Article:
Green Chile Mac & Cheese: Frozen Fire-Roasted and Peeled Green Chiles

For folks who don’t want to stem, seed, roast, peel, and chop enough green chiles to measure 3 cups, I also discovered frozen, roasted, peeled green chiles that pack a lot of heat and flavor (Bueno Mild Organic Green Chiles, available in 13-ounce cartons in the freezer case of Whole Foods). (Issues 1 and 2.)

Also, in order to make sure the green chile flavor was pervasive, I decided to create a silky Green Chili Crema and use that as the liquid element in a very thin béchamel sauce. (Issue 1)
Anaheim Chiles Ready to Broil

Although a béchamel sauce is not strictly required for this dish (and the Roaring Fork recipe does not use one), the butter and flour roux protect the cheese from curdling. Nothing is more disastrous to Mac & Cheese than curdled, separated cheese. (Issues 5, 6, and 7)

Another precaution on the curdling cheese front is the use of an aged cheese. Aged cheeses do not curdle as easily as young cheeses. Also, aged farmhouse cheddar just happens to taste spectacular. (Issues 5, 6, and 7)

The Roaring Fork green chile mac & cheese recipe uses so little cheese, it must be a misprint. In the restaurant version, cheese is used with wild abandon. I like that approach. J (Issue 4)
Anaheim Chiles After Roasting

A bread crumb crust adds so much textural and color interest to a Mac & Cheese that I always include it. And so does the Roaring Fork restaurant version. (Issue 8 )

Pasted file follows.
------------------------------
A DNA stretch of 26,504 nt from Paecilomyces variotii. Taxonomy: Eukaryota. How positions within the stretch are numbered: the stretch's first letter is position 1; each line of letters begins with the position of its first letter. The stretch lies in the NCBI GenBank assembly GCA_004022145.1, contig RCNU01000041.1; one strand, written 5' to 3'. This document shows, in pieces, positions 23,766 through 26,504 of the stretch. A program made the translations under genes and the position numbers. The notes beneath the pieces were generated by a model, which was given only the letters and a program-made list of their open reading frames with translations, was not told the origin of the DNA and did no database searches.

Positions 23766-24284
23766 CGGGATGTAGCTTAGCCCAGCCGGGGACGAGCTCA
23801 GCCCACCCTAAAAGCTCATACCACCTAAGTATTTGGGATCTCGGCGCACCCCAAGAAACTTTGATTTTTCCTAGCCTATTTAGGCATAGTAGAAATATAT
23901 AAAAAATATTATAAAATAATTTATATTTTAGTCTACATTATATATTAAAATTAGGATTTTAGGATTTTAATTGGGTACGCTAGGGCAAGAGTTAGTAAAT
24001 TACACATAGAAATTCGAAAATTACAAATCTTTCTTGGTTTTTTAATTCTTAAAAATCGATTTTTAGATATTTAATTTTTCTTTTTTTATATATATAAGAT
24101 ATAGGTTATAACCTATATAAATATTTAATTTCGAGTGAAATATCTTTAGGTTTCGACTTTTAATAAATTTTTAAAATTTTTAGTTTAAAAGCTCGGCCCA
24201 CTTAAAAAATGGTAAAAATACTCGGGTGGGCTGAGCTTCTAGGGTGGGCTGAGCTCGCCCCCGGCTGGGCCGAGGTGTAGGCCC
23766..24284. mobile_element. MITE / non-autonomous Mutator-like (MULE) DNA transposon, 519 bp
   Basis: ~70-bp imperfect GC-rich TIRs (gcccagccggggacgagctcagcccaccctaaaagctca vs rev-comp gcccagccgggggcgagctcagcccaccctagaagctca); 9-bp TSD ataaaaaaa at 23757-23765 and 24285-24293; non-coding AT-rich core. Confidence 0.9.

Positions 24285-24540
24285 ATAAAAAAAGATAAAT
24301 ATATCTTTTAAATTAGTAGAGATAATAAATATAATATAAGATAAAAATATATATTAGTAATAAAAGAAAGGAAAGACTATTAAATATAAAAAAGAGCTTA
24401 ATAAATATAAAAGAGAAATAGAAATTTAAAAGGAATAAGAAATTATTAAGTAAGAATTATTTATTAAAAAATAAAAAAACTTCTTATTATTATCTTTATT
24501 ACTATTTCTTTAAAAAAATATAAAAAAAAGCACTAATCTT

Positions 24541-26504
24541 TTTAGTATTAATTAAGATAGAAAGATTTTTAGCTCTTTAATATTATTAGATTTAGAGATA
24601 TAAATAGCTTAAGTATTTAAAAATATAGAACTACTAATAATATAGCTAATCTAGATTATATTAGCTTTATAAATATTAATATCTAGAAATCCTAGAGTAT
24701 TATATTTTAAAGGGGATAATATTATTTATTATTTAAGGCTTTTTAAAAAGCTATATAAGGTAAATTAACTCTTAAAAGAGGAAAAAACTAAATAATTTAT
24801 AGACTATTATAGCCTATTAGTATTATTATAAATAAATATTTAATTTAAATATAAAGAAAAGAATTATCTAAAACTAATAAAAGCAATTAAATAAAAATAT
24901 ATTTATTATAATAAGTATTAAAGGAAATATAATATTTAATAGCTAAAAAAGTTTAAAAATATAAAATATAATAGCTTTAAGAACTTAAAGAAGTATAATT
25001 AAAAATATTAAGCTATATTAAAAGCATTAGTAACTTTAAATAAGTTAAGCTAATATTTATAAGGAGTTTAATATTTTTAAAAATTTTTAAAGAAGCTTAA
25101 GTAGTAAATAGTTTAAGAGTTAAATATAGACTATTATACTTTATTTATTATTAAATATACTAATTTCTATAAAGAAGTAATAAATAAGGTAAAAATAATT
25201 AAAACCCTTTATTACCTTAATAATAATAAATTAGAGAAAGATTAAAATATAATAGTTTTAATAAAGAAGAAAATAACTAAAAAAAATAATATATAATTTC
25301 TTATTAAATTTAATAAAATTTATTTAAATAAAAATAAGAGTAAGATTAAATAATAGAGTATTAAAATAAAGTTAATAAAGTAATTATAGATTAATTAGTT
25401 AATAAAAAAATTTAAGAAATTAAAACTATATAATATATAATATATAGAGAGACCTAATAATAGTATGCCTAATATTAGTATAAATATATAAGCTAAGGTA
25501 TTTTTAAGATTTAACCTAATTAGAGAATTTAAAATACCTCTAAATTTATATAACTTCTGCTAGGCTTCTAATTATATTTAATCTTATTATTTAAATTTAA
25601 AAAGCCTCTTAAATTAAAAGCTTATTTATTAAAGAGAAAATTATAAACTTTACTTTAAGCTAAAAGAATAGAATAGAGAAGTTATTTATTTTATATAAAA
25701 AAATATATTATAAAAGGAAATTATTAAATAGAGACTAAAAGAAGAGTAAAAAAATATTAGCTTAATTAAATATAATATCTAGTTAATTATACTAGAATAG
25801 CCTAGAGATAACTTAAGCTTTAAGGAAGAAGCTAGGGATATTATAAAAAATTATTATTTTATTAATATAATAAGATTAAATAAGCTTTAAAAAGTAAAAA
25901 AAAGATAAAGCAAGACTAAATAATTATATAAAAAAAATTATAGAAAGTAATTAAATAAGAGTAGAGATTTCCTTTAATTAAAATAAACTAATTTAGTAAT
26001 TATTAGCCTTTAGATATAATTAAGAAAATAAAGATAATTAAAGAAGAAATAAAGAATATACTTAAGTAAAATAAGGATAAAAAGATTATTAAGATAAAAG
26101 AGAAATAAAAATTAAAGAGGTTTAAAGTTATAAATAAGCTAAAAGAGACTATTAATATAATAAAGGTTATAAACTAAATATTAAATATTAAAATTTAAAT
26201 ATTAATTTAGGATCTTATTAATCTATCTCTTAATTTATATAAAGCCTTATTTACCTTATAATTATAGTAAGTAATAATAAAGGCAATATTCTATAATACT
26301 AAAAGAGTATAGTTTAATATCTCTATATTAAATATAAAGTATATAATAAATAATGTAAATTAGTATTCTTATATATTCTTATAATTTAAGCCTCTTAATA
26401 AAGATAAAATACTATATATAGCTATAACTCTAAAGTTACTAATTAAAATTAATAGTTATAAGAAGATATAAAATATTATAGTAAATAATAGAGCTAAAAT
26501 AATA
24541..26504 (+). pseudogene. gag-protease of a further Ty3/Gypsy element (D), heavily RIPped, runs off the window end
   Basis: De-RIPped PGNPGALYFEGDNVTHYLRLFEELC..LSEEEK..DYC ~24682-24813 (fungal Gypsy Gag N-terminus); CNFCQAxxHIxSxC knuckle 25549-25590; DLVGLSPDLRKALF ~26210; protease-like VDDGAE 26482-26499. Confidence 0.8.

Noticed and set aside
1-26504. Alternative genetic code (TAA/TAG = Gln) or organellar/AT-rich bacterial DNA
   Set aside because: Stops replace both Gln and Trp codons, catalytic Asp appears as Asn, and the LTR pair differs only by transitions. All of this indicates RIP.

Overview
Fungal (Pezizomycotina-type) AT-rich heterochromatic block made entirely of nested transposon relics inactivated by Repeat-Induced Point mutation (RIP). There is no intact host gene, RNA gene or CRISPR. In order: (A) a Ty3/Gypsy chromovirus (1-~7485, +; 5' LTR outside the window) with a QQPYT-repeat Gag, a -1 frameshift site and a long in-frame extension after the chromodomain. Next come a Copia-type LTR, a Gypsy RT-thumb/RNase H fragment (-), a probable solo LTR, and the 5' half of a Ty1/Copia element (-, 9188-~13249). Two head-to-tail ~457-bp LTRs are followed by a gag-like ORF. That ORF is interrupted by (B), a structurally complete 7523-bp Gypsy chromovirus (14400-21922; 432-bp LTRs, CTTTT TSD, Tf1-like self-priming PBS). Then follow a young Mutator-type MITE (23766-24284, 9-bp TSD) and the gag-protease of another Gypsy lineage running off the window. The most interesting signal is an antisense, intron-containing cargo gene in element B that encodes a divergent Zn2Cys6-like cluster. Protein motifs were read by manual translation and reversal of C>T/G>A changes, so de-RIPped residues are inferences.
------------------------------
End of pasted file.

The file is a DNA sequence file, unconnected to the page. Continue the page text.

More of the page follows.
The color was really perplexing me, until I separated out and focused on creating a Green Chile Crema. Increasing the quantity of chiles improves both the flavor and the color. To push the color up a notch more, I added green onions, which brought the flavor up another notch as well. (Issue 3)

Adding Cheeses to Green Chile Mac & Cheese

In the first two tests, the sauce was bland and uninspiring. It needed an acidic element to brighten the rich cream and subtle chile flavor. I decided on tomatillos and that proved to be the perfect flavor balancer for this dish. (Issue 9)

So here, without further ado is (my version of) the world’s most famous Green Chile Mac & Cheese.
LunaCafe Green Chile Macaroni and Cheese

To get the recipe, jump to LunaCafe OtherWorldly Green Chile Mac & Cheese

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  1. says

    This looks wonderful–I love the addition of the tomatillos! And I am both entertained by and impressed by your determination to figure out the dish from what they have in their cookbook lol…
    Laura recently posted…Touring SicilyMy Profile

  2. says

    Wow! Thank you for your efforts above and beyond! This looks so savory and satisfying – I can\’t wait to try it! I really like the idea of adding the tomatillos: such a great way to bring a little acidity and still keep inside the profile. Beautifully executed.

    • says

      Jameson, I look forward to the giant drum roaster that arrives at Portland Farmers Market every September. The aroma of those roasting chiles wafts over the entire market. So amazing!

  3. Italian pasta says

    Heya i am for the first time here. I came across this board and I in finding It truly useful & it helped me out much. I am hoping to offer one thing back and aid others like you helped me.

  4. VA says

    I can’t thank you enough for posting this recipe! I too tasted the Roaring Fork green chili mac n cheese, purchased the cookbook, and was disappointed with the obviously incorrect result. It’s been Eight Years on and off that I’ve been making variations of it trying to get it right and this was by Far the best! Quick Tip: Most local grocery stores have “Asadero” cheese labelled as “Oaxaca,” it does not state Asadero anywhere on the label but it is the same thing. It’s just the shape that changes the name, brick form is Asadero while braided/ball is Oaxaca.